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  • They had cut their way out of their own tent from the inside, their personal items and

  • even a fresh meal perfectly laid out and ready to be eaten.

  • They fled in a panic, most shoeless and some without even socks, and with none of their

  • cold weather clothes despite the temperature being -13 degrees (-25C).

  • A few hundred yards away, two bodies were found.

  • Several hundred yards past them, two bodies were discovered under a tall tree clothed

  • only in underwear.

  • One of the bodies had third degree burns and a chunk of flesh from the right hand was in

  • its mouth.

  • All bodies found were covered in bruises, cuts, and scratches.

  • The rest of the bodies wouldn't be found until months later, and the shocking details only

  • deepen what is the greatest mystery to ever come out of the Soviet Union

  • Late January, 1959, and a group of nine college students and recent graduates are embarking

  • on the trip of a lifetime.

  • The group is made up of experienced hikers and skiers, but they've plotted a route that

  • no Russian had ever taken.

  • The trip would take them on a sixteen day trip across the Urals and through territory

  • of the native Mansi people.

  • It would be a grueling ordeal, exposing the group to bitterly cold temperatures and high

  • winds, but the route avoided the dangers of trying to cross mountains in winter by sticking

  • to the lowlands.

  • The trip would require great endurance, but the group of young Soviets was well-prepared

  • for the ordeal The Ural Polytechnic Institute's sports club

  • had sponsored the trip, brainchild of Igor Dyatlov, who could have no way of knowing

  • that his name would go down in infamy as he dreamt up the expedition.

  • Right before leaving however, the university administration mysteriously added a new member

  • to the expedition, Semyon Zolotaryov.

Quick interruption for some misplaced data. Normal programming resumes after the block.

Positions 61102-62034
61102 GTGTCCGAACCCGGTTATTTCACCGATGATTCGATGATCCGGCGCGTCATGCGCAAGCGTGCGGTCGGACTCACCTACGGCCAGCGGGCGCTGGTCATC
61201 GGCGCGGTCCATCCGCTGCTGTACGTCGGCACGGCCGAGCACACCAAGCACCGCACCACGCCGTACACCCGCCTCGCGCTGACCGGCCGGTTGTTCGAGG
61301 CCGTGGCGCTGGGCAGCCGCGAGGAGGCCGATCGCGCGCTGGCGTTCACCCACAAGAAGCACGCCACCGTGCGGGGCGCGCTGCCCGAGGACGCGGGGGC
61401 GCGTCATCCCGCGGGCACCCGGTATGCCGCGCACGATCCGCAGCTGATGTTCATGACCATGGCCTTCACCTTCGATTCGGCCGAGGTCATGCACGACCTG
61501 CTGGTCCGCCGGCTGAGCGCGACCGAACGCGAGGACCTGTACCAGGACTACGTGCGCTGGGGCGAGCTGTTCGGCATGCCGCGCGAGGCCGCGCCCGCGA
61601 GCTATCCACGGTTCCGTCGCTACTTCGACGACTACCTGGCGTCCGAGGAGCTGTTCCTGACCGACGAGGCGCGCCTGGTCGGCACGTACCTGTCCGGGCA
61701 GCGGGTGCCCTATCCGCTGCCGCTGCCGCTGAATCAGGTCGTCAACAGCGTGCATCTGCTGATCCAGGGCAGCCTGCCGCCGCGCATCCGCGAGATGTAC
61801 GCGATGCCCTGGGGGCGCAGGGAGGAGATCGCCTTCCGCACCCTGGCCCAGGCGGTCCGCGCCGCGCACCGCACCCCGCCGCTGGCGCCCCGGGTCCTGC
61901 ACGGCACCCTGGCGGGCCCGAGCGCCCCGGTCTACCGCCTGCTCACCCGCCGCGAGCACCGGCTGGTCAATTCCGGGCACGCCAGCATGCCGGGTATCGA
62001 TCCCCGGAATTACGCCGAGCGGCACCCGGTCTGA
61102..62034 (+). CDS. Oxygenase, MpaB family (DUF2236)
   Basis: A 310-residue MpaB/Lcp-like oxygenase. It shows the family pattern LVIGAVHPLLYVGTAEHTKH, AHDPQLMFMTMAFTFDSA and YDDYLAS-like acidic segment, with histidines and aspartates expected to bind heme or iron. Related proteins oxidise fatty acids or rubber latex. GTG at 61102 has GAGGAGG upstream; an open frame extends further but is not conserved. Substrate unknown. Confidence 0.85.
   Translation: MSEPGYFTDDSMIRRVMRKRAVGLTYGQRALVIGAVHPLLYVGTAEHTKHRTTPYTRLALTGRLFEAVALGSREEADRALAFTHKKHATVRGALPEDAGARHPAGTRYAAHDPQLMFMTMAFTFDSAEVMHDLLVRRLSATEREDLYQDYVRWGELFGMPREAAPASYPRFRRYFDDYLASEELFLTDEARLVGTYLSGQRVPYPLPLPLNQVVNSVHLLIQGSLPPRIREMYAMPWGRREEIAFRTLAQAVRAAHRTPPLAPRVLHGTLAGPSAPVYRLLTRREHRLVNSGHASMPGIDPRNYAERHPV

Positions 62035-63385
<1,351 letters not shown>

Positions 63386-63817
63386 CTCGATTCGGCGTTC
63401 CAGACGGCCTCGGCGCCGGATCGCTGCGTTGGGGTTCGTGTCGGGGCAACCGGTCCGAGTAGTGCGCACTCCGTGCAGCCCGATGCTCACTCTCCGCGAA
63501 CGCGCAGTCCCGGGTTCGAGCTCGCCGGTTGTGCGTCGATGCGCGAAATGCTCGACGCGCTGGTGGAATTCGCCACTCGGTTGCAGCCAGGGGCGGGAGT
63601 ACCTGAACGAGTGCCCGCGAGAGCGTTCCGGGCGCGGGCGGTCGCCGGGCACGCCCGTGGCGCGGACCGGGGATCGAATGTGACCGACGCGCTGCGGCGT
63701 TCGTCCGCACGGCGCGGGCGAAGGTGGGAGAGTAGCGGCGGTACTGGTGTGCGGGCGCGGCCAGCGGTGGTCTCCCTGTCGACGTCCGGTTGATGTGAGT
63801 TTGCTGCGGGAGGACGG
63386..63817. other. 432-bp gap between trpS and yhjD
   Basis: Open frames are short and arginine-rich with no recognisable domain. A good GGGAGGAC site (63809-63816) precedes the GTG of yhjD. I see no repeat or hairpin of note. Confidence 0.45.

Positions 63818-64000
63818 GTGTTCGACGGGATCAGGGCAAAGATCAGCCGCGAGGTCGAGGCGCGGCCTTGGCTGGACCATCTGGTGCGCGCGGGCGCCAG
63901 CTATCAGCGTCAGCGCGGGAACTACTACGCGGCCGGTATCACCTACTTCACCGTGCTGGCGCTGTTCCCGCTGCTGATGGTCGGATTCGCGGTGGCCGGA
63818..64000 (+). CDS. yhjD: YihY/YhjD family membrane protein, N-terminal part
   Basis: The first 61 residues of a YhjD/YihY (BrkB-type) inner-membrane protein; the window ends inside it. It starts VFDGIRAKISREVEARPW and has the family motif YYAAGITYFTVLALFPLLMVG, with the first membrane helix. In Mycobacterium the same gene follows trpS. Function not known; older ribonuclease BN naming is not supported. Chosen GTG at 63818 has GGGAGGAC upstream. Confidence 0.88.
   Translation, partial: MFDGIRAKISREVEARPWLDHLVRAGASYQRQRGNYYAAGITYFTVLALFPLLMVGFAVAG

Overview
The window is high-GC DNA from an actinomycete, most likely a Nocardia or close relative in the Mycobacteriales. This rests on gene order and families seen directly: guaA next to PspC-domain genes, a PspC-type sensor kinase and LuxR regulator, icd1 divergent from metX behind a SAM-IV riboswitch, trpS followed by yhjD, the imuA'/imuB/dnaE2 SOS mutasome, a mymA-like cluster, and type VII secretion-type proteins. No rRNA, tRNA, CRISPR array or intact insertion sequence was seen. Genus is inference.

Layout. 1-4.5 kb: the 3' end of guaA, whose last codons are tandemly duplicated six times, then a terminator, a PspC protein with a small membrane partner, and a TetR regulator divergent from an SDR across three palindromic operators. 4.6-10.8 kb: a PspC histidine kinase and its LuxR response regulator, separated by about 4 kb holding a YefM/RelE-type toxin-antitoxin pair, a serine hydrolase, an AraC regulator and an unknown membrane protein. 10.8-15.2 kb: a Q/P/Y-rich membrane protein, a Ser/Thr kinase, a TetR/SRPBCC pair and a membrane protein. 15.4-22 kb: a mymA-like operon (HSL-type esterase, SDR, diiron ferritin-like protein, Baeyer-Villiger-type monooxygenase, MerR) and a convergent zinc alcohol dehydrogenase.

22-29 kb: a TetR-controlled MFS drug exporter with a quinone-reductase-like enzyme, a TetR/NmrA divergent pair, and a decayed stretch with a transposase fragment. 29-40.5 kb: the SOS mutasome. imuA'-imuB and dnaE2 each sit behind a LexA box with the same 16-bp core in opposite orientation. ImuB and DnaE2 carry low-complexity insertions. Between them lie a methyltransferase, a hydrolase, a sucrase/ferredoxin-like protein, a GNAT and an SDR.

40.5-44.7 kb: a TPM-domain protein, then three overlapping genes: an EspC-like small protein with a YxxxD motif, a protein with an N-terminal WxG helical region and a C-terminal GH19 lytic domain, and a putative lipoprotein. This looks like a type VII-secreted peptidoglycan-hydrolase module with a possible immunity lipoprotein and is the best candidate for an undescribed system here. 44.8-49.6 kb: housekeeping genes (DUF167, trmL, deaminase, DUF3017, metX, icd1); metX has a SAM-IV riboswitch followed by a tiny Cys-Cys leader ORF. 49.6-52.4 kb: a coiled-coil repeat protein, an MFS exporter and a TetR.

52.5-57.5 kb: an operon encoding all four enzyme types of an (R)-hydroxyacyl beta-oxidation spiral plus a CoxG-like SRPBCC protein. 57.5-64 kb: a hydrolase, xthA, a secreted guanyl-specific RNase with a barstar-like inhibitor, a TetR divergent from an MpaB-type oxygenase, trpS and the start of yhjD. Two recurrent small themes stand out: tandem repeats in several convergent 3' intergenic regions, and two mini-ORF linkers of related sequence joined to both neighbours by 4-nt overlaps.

• At thirty seven years old he was fifteen years older than most of the rest of the group.

  • A hardened World War II veteran covered in tattoos, Zolotaryov cut an imposing figure.

  • His inclusion to the trip is never explained by the university, despite suspicions that

  • Zolotaryov was actually KGB.

  • On January 23rd, the group leaves for Sverdlovsk, their jumping off point for the expedition.

  • Using personal journals and one communal journal discovered with the remains of the tent, investigators

  • are able to piece together a very detailed picture of what happened in the days leading

  • up to the mystery that would claim all their lives.

  • Photos recovered from the group's cameras painted a perfect picture of a young group

  • of happy-go-lucky college students and grads, out on a grand adventure.

  • As the group nears Sverdlovsk, Yuri Yudin has a painful flareup of sciatica.

  • The crippling pain forces him to abandon the trip, much to the group's dismay.

  • Yudin hugs his friends goodbye, having no idea he's just cheated death.

  • On January 28th, the group heads off into the mountains.

  • They are never seen alive again.

  • Eight days after the group's expected finish date, frantic family members and loved ones

  • begin calling the university and local bureau of the Communist Party.